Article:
- change ups
Market could be a downtown game-changer
Economic potential of new urban development could match the arena’s.
The report said the market would have an economic impact of $775 million over its first decade of operation and would create about 1,300 jobs, including 290 in the construction field. The market opens next summer.
“The idea of what this market is going to do — not only for Grand Rapids but for all of southwest Michigan and even maybe Michigan — is phenomenal,” said Mimi Fritz, president and CEO of Grand Rapids Downtown Market Inc., the entity overseeing operations.
Another report projected that food sales at the market would reach $20 million annually. By the third year, the market would generate $2 million annually in rental income and fees, while operating expenses would be $1.5 million. So the market is moving toward a built-in profit.
Fritz embraced the idea that, not only would the market stretch the downtown business district further south into an underdeveloped urban area, she also strongly felt the development would create more jobs and help others to start and grow their businesses. Eventually, she said, those startups would become employers in their own right.
Two years ago, Grand Action partnered with the Downtown Development Authority to build the $30 million project on 3.5 acres the DDA owned on Ionia Avenue SW. The coming together of the two was reminiscent of their 1990s collaboration that built the $75 million Van Andel Arena, the development that led to downtown’s revitalization.
At a 2010 press conference, Grand Action co-chairman David Frey said the market would be similar to the arena as an economic driver.
“I believe that. You see that’s already happening,” said Fritz.
Although the market hasn’t sold a cantaloupe yet, three residential projects already are being built near it. One is a renovation of the former Baker Furniture building. The others are new construction that will offer a total of 85 rental apartments.
As for the market’s construction, Fritz said the project’s core and shell are ahead of schedule and on budget. Pioneer Construction is managing the project. New Jersey’s Hugh Boyd and Progressive AE are its architects. “We hope to have everything enclosed and the heat turned on shortly after the first of the year,” Fritz said.
Among the amenities the Downtown Market will offer are a pair of rooftop greenhouses, a commercial kitchen and bakery, a demonstration kitchen for the public and a test kitchen for kids, indoor stalls for vendors, an outdoor market, two restaurants and a microbrewery. Many of the spaces will be leased to businesses, and Fritz said there has been a lot of interest in those.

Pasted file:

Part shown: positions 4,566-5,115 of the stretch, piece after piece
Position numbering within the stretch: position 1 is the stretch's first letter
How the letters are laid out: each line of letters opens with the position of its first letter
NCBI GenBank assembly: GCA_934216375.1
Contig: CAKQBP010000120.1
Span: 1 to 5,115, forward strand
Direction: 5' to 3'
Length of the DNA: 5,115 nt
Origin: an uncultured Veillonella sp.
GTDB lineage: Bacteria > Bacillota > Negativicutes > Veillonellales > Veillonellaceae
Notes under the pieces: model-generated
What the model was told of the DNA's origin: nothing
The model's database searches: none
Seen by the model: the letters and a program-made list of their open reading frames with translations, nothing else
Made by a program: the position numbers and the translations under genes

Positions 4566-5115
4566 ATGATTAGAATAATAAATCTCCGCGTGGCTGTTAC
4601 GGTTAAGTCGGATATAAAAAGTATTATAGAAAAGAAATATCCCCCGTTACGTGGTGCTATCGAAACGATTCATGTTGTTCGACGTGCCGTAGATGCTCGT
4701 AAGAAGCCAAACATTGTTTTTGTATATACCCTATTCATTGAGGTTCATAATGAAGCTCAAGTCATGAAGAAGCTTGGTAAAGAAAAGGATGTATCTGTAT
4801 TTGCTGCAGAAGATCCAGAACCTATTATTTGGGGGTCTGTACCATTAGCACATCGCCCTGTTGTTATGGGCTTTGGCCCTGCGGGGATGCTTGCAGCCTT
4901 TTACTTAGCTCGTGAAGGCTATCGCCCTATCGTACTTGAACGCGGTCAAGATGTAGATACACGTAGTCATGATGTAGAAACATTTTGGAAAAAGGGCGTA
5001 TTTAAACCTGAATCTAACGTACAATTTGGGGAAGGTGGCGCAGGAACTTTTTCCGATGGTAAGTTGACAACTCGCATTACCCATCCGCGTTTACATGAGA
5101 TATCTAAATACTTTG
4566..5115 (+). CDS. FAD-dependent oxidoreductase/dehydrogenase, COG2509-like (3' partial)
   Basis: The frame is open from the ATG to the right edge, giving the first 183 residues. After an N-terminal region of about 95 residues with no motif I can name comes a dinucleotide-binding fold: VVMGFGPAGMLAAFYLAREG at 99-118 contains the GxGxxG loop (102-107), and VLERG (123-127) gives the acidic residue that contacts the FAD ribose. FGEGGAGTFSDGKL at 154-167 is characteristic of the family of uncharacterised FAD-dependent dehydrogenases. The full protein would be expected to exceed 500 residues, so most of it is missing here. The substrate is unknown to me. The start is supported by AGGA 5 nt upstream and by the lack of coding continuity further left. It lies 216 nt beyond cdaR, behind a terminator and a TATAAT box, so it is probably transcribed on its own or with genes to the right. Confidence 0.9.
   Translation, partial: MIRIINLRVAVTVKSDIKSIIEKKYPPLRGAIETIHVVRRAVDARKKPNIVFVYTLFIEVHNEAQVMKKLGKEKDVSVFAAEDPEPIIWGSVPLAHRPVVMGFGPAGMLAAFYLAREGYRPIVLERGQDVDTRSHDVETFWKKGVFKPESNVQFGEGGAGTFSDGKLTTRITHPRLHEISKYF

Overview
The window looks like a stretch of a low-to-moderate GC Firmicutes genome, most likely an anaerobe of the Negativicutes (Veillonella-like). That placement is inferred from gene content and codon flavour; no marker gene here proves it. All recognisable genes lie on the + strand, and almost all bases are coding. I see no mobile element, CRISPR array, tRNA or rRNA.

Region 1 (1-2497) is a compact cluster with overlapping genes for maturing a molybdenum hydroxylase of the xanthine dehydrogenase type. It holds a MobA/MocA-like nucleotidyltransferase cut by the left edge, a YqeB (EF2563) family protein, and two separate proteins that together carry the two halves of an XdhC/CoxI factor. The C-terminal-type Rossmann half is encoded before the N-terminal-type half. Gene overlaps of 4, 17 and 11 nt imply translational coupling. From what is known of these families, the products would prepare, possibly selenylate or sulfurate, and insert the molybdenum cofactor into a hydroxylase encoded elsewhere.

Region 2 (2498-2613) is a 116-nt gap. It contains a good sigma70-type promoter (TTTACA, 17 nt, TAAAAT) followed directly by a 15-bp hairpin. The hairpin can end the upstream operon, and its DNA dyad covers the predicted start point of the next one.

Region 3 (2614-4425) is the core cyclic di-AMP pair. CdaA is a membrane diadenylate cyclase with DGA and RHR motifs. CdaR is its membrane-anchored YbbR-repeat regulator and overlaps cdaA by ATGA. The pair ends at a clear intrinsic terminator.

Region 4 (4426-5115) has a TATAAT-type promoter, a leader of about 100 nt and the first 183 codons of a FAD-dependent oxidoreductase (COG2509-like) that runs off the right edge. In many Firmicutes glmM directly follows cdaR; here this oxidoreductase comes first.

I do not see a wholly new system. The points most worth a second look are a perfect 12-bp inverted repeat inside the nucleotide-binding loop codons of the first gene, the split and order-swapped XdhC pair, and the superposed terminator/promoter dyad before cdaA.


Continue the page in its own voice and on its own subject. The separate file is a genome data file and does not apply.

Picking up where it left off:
“We have a couple of different types of tenants. We have commercial-lease tenants, and those are non-retail tenants and almost all of those spaces are filled. Then we have two restaurant spaces open and we’re talking with more than two different restaurants right now. We’re hoping to get some commitments sooner rather than later on those,” she said.
“Then, as far as Market Hall vendors, we have a couple that have signed letters-of-intent, probably about five. Then we probably have another 15 to 20 letters-of-intent out to potential vendors. We haven’t made any announcements yet, but that doesn’t mean we haven’t made any progress.”
Fritz said the response from potential tenants shows people are excited about the market. She said the market’s goal is to find top-quality vendors and restaurants that have a good synergy and will work with each other, especially in terms of purchasing each other’s products
“We need a nice mix of vendors because we only have between 20 and 24 Market Hall spots. We may have just a little bit of repetition, but, essentially, one baker and one butcher will be sufficient. But there has been a tremendous amount of interest,” she said.
Fritz said interest also has come from retailers that aren’t in the food industry. Unfortunately for those businesses, that isn’t the direction the market is taking. “The direction we’re going is all-food retail produced on site, except, of course, for the fishmonger because you can’t produce fish on site,” she said.
The market’s leasing committee interviews all potential tenants, including tasting what a vendor proposes to offer.
“So we are not only looking at their financial plans and business plans but also the quality of their products and the ingredients that they use. Both of those things are very important to us in getting the right people,” said Fritz.
“We are very dedicated to taste-testing,” added DDA Vice Chairwoman Kayem Dunn. “That’s critical, and we’re doing that with everybody. Sometimes that can make decisions harder to move forward because many people do have quality products. But we are also looking at people who may have a different variety.”
Fritz said there isn’t a hard deadline potential tenants need to meet to be considered for a space, but she added that they hope to begin tenant build-outs in February. Chris Muller of M Retail Solutions is the contact for those who wish to lease an indoor space, and the market’s Claire Duthler is the person to speak with about an outdoor stall.
The market is still on track to completely open by July 1. The outdoor farmers market portion of the project, though, will open in May, if city commissioners approve.
“She has a vast array of skills she is using to open the market,” said Dunn of Fritz. “Our intention is to have that building open by July 1. I think people are going to be dazzled when they come to the market. This is a big complicated project. It’s not a subsidized facility.”